Another Monster Quarter for Annaly Capital

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Need a good scare this Halloween? Annaly Capital's (NYSE: NLY  ) business model will make you shudder. It buys loads of mortgage-backed securities, leverages up to the gills, and pockets the difference. Sound familiar? It's not too different from the strategy that sent Bear Stearns and Lehman Brothers to the graveyard.

Ha! Time to bail on this looming disaster? Nah. Annaly sets itself apart with one very important factor that's keeping this baby afloat: it only buys government-insured Fannie Mae (NYSE: FNM  ) and Freddie Mac (NYSE: FRE  ) securities. Since those securities are guaranteed by the full faith and credit of the government, the risk of default is about as close to zero as it gets.

The sweet, sweet taste of fear                                 
Luckily for Annaly, global markets will hear nothing of the sort, and have been dumping Fannie and Freddie securities in droves. That selling -- rational or not -- has blown up Annaly's "spread" -- the difference between what it pays on its leverage and what it takes in from the securities -- resulting in a flood of profits that's fueling a ridiculous 16% dividend yield.

Annaly booked $302 million, or $0.55 per share in net income during the third quarter, 66% above the $0.33 per share earned in the same period last year. The aforementioned interest spread surged to over 2%, more than three times last year's 0.67%.

Common dividends came out to $0.55 per share, more than double last year's $0.26 per share. Annualize it out, and you get a dividend yield of over 16%. Pretty sweet.

Looking ahead
There's one big question everyone wants to know about Annaly: Is it too good to be true? The easy answer is, yeah, it probably is. One thing is for sure, spreads will eventually tighten, and the amount of profit Annaly's been able to squeeze out of mortgage-backed securities will subside. If there's one thing we do know about today's market madness, it's that it'll eventually end ... we just don't know when.

Nonetheless, with a 16% yield, there's sizeable room for a drop in earnings that would still render Annaly a lucrative investment. Even if earnings and dividends reverted back to where they were last year, investors would be sitting on an 8% yield with minimal risk. Analysts expect it to earn $2.59 in 2009 -- a figure that, if held true, will be making investors mighty happy at today's prices.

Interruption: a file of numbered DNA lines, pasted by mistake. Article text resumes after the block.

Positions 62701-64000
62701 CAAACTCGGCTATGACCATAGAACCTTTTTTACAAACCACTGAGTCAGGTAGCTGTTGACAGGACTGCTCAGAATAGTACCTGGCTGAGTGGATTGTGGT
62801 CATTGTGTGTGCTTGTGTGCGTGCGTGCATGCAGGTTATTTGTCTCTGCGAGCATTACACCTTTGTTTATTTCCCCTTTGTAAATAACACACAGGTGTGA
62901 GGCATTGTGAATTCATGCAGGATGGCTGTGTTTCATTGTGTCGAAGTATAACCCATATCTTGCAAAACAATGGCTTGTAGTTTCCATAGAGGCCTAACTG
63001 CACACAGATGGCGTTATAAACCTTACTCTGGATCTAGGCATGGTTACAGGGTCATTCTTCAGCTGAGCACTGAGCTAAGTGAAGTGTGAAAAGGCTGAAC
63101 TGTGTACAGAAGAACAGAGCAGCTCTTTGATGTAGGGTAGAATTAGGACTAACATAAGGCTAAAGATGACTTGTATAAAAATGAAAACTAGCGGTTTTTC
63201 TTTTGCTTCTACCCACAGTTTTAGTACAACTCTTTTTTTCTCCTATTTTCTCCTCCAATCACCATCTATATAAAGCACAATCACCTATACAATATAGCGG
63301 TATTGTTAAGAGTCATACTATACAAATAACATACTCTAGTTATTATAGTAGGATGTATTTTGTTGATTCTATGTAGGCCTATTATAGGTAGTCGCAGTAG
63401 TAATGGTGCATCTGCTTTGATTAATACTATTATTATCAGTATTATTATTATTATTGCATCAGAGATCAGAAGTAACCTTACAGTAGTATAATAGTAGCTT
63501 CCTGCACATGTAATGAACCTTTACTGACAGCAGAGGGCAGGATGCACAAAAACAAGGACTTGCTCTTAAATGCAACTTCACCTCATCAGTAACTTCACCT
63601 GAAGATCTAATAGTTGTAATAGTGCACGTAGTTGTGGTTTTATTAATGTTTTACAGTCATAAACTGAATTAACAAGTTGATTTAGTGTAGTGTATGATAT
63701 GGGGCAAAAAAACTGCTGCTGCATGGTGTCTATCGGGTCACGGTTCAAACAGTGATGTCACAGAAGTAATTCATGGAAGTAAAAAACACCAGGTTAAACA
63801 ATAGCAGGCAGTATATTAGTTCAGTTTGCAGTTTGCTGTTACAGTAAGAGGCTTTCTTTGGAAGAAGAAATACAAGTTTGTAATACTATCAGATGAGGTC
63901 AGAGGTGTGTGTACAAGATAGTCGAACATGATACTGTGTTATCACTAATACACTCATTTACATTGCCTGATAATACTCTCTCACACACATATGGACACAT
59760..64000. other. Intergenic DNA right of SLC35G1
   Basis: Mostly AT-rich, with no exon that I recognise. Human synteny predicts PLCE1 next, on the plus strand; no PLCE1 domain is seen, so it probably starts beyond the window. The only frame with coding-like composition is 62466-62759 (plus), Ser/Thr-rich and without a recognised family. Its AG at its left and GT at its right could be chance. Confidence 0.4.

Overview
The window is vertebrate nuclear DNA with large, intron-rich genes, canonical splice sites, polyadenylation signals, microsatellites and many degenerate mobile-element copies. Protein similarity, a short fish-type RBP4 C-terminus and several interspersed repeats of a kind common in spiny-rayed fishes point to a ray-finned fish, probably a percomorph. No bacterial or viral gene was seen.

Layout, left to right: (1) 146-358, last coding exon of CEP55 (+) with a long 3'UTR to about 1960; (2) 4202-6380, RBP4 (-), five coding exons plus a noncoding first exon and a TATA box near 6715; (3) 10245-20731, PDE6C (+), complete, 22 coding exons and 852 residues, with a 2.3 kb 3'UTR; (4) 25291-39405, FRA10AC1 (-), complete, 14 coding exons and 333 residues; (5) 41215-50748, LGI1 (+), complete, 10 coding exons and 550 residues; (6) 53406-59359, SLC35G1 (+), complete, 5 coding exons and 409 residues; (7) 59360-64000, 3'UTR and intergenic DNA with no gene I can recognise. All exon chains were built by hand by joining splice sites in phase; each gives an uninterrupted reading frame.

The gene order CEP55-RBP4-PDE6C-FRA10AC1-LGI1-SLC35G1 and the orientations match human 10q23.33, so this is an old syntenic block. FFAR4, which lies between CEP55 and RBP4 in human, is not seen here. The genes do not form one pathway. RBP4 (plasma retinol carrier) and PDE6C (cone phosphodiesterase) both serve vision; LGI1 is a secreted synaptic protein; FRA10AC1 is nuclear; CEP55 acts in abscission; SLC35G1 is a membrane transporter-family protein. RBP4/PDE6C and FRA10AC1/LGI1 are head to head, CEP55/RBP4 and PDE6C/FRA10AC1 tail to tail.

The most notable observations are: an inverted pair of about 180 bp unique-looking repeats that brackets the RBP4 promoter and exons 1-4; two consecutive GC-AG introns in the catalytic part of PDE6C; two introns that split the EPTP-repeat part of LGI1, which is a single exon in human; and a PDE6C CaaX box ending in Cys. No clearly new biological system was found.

For related Foolishness:

Fool contributor Morgan Housel doesn't own shares in any of the companies mentioned in this article. Annaly Capital Management is a Motley Fool Income Investor recommendation. The Fool has a disclosure policy.

Read/Post Comments (4) | Recommend This Article (13)

Comments from our Foolish Readers

Help us keep this a respectfully Foolish area! This is a place for our readers to discuss, debate, and learn more about the Foolish investing topic you read about above. Help us keep it clean and safe. If you believe a comment is abusive or otherwise violates our Fool's Rules, please report it via the Report this Comment Report this Comment icon found on every comment.

  • Report this Comment On October 31, 2008, at 6:26 AM, texalope7 wrote:

    If spreads tighten, the value of their holdings will increase. This should result in a rise in stock price(assuming rationality in the market, an assumption in itself).

  • Report this Comment On October 31, 2008, at 11:29 AM, markmti wrote:

    You got this one wrong. NLY health has as much to do with the 'price' of the MBS which they own as the guaranteed payments. It also has much do do with the health of the repo and warehouse counterparties and the LIBOR based rates they charge.

    NLY is leveraged to the hilt - you are correct. Nearly ALL of the $60 billion in GSE backed MBS were purchased at higher prices that they are worth today. That means NLY has margin management challenges that can be hedged away but with the Agency MBS market under such duress, foreign central banks selling all they can before Paulson leaves, spreads at all time highs vs Treasuries and .gov refusing to give an explicit guaranty, NLY better become a broker/dealer ast with access to the window or they will be bankrupt.

    If they owned the securities outright, its a totally different story. NLY is a hero or zero and their fate depends upon them becoming a legit broker/dealer with the full ability to warehouse $60 billion in securities. If the credit market take a turn for the worse or there is a hiccup with getting their final approval, their creditors will call the collateral - I can promise you that Deutsche and Credit Suisse would feel much better having the MBS on their balance sheet vs NLY's. The leveraged M-REIT is a broken business model.

  • Report this Comment On October 31, 2008, at 1:19 PM, cmfhousel wrote:


    Thanks for your comments. I just wanted to add that Fred and Fann do in fact have an explicit guarantee:

  • Report this Comment On November 01, 2008, at 11:10 AM, vladimus wrote:

    1. NLY exposure to European Libor rates may be linked more to the US governement's low rates, where mortgages are tied to Libor rates, the low US rates presure Libor to drop. I am not sure that NLY exposure is only to Libor, if at all directly.

    2. It is more likely that the $2.20 dividend yearly will be increased to $2.40 per share, from 55 cents to 60 cents.

    3. The pattern seems stonger for the next two quarters, as markets stablize, NLY still negotiates its payout increases. Thus, NLY climb recently and its projection to $17.60 as funds reestablish a core position this next month, following the election, the quarter's end, and its public report on earnings;hence, its payouts.

    tom columbus

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